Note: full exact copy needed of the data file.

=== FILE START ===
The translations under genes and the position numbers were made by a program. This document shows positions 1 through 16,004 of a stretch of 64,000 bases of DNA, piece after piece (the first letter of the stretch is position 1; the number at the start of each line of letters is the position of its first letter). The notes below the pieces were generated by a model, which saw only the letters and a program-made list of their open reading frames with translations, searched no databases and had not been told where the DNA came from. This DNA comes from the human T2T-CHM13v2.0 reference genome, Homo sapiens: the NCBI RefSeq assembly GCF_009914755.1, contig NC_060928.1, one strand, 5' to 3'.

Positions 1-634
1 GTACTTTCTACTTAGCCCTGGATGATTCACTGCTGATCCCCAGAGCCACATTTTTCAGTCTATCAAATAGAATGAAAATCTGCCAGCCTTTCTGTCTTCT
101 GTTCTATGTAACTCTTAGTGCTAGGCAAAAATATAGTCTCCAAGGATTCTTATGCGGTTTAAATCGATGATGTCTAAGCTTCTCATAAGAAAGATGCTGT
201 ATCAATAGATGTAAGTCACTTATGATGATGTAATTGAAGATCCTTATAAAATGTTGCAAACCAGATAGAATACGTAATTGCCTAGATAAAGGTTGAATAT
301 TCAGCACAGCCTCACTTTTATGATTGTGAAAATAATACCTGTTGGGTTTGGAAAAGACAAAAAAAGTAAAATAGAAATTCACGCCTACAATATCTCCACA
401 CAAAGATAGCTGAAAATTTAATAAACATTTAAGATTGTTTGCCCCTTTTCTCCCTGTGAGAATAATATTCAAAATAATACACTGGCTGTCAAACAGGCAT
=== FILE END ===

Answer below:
The translations under genes and the position numbers were made by a program. This document shows positions 1 through 16,004 of a stretch of 64,000 bases of DNA, piece after piece (the first letter of the stretch is position 1; the number at the start of each line of letters is the position of its first letter). The notes below the pieces were generated by a model, which saw only the letters and a program-made list of their open reading frames with translations, searched no databases and had not been told where the DNA came from. This DNA comes from the human T2T-CHM13v2.0 reference genome, Homo sapiens: the NCBI RefSeq assembly GCF_009914755.1, contig NC_060928.1, one strand, 5' to 3'.

Positions 1-634
1 GTACTTTCTACTTAGCCCTGGATGATTCACTGCTGATCCCCAGAGCCACATTTTTCAGTCTATCAAATAGAATGAAAATCTGCCAGCCTTTCTGTCTTCT
101 GTTCTATGTAACTCTTAGTGCTAGGCAAAAATATAGTCTCCAAGGATTCTTATGCGGTTTAAATCGATGATGTCTAAGCTTCTCATAAGAAAGATGCTGT
201 ATCAATAGATGTAAGTCACTTATGATGATGTAATTGAAGATCCTTATAAAATGTTGCAAACCAGATAGAATACGTAATTGCCTAGATAAAGGTTGAATAT
301 TCAGCACAGCCTCACTTTTATGATTGTGAAAATAATACCTGTTGGGTTTGGAAAAGACAAAAAAAGTAAAATAGAAATTCACGCCTACAATATCTCCACA
401 CAAAGATAGCTGAAAATTTAATAAACATTTAAGATTGTTTGCCCCTTTTCTCCCTGTGAGAATAATATTCAAAATAATACACTGGCTGTCAAACAGGCAT